Are investment consultants trying to take on fund of funds managers at their own game? Richard Lowe explores what is becoming an increasingly confusing space for investors

In early 2009, the US-based Townsend Group set up shop in London and appointed Adam Calman as head of Europe. The company, which has traditionally worked with the likes of CalPERS and numerous pension plans in the US on their real estate investments, said at the time it had two objectives in establishing a European headquarters: first, to assist its US-based clients to invest in the UK and Europe; second, to begin looking for new clients outside the US.

It was the latter that caught the eye of the UK’s well-established pension investment consultants, such as Mercer, Towers Watson and Hewitt Associates. Were they going to have to defend their market share against a new kid on the block?

Then came the news that Townsend had hired Nick Cooper. As head of ING Real Estate Select, Cooper helped develop one of the first multi-manager platforms in Europe, and so his move to Townsend - joined soon after by ING Real Estate Select’s Asia Pacific managing director Nicholas Wong and Europe CIO Damien Smith - suggested that it was not only the pension investment consultants who needed to be concerned.

Some commentators concluded that Townsend was effectively throwing down the gauntlet to fund of funds managers and multi-managers, and that investment consultants would begin to encroach on their space.

However, according to Calman, this is all part of a misunderstanding of Townsend’s business. Townsend is categorically not a consultant in the European sense of the word. “We are a multi-manager - that is all we do,” he says.

The source of the confusion comes from nomenclature in the US where firms like Townsend, which select and monitor real estate funds on behalf of institutional investors, are legally prevented from describing themselves as investment managers. Rather than multi-manager mandates they are described as discretionary or non-discretionary consulting agreements, with the latter requiring assent from pension fund trustees for all capital commitments and changes in strategy.

“So when we come to the UK and Europe people think: ‘Townsend, big consultant’,” Calman says. “They put us in the Mercer box, which is totally wrong. We are much more investment manager than consultant.”

Calman says the confusion has cleared up and the major investment consultants are now well aware that Townsend is not looking to compete in their space. “Our role is to assist our clients in gaining property exposure,” Calman says.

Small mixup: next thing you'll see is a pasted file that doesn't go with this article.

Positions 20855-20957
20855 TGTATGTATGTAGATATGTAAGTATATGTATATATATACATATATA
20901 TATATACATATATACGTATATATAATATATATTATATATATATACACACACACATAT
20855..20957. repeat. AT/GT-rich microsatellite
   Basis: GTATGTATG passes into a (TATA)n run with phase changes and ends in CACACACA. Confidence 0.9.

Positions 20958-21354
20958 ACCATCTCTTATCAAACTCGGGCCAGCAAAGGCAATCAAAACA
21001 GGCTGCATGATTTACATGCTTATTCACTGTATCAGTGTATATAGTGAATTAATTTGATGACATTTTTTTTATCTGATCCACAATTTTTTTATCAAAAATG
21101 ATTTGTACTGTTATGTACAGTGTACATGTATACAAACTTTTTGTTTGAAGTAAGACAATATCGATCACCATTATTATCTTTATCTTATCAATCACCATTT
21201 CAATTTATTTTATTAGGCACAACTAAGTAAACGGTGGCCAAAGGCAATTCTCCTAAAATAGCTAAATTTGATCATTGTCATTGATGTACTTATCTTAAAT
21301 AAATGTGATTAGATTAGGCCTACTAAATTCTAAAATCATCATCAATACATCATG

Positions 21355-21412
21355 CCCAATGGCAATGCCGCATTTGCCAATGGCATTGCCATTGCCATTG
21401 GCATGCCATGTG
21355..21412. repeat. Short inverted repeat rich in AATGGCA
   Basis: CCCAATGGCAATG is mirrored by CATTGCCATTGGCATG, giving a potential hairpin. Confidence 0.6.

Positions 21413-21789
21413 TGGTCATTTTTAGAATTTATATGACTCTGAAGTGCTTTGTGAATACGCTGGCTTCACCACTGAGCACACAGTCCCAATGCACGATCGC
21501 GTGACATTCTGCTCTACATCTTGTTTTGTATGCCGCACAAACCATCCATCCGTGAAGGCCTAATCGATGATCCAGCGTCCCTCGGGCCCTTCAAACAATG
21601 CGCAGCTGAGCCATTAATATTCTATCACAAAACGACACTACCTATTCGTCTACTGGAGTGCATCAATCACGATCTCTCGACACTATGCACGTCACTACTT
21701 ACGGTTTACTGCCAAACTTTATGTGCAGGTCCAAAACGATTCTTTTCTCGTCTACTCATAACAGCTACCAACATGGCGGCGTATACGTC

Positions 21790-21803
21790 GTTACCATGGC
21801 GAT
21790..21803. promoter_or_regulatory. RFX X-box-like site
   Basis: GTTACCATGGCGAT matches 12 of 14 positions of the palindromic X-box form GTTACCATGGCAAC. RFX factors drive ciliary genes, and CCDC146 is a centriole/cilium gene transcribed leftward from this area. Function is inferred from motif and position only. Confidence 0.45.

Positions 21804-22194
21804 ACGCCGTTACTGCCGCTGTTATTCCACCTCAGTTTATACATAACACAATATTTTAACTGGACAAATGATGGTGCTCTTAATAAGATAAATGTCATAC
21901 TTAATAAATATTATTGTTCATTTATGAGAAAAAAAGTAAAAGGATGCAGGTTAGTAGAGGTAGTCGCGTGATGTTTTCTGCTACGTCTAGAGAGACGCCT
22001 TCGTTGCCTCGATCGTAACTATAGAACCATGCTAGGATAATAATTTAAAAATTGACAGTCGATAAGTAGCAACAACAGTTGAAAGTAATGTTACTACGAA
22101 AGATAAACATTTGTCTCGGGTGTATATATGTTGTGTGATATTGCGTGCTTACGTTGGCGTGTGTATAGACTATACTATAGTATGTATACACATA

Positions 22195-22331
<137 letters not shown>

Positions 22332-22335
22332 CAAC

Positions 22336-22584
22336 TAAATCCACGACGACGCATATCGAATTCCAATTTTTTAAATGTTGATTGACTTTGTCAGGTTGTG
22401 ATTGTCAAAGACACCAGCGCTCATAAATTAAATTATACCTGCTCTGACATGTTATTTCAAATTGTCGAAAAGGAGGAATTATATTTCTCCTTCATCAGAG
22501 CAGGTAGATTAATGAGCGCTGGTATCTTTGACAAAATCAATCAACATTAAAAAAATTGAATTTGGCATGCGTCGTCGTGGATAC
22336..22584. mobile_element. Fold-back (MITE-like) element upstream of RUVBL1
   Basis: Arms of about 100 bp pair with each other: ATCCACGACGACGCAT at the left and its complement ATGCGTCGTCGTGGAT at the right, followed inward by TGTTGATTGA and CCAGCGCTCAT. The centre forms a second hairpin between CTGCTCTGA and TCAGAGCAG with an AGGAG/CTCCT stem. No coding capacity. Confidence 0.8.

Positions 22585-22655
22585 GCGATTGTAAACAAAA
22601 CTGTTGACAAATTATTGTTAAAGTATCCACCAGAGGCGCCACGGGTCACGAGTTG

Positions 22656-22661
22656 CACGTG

But there is a potential for overlap between multi-managers and investment consultants that offer fund selection services. For the time being the latter seems to have been restricted to helping UK pension fund clients invest in a small number of core, balanced UK real estate funds, whereas a multi-manager is more likely to be employed to offer access to more specialist funds or for a pan-European or global basis.

Nick Duff, head of property at Hewitt Associates, says that it often makes sense for smaller pension funds seeking to gain a core exposure to UK to invest in one or two balanced funds with diversified portfolio of core assets. This is something that Hewitt can assist with, he says.

Duff stresses that by offering this service Hewitt is not competing with multi-managers or fund of funds managers. “We have some clients that prefer to work with us in terms of picking individual funds, and those individual funds might end up metamorphosing into a portfolio of funds,” he says. “We’ve also got some clients that want to look at particular themes. So it might have been UK recovery funds or it might have been residential property funds, and we can advise on that. But we certainly don’t market ourselves as fund managers.”

Graeme Rutter, head of UK property multi-manager at Schroders, confirms much of what Duff says. “To date most of the focus of investment consultants has been on core funds that they hold for smaller clients. We have seen limited overlap in the sector-focused fund and niche fund areas.”

Rutter says Schroders is aware of the potential conflicts of interests in this area, whereby consultants have access to the internal workings of multi-manager businesses when conducting searches for clients - insights they might be able to use to their advantage when developing their fund selection knowledge. “We are wary of encroachment into our area of practice, but our relationships with the consultants is generally very good - as it needs to be to best serve the interests of our mutual clients,” he says.

But Calman questions why investment consultants offer fund selection advice for real estate when they do not do the same for other asset classes. He agrees this is limited only to investments in UK funds for smaller pension funds, but sees it as consultants slowly “creeping” into the area.

It certainly is an area into which consultants could look to expand. In June, Mercer hired LaSalle Investment Management’s head of indirect investment to run its European real estate boutique. The new outfit offers a number of services, including due diligence on managers and strategies, performance reporting and ongoing monitoring of investment managers.

Hewitt also recently announced that it was acquiring US-based consultancy EnnisKnupp, which as well as offering more generalist investment consulting, does offer discretionary and non-discretionary consulting agreements for real estate. Heather Christopher, real estate associate at EnnisKnupp, says the firm offers a range of services from project assignments to retainer agreements. The consultancy was conducting searches for fund of funds managers for two clients, but it is also set up to enter into non-discretionary style arrangements.

Germany’s Feri EuroRating Services offers a similar range of services, from a top level asset allocation analysis, involving asset liability studies, to help with selecting fund managers. “Asset allocation can be completely independent of manager selection,” explains Wolfgang Kubatzki, head of real estate at Feri. “We act as a consultant, maybe setting up specialised vehicles for investors or working as an adviser to set up multi-manager funds.”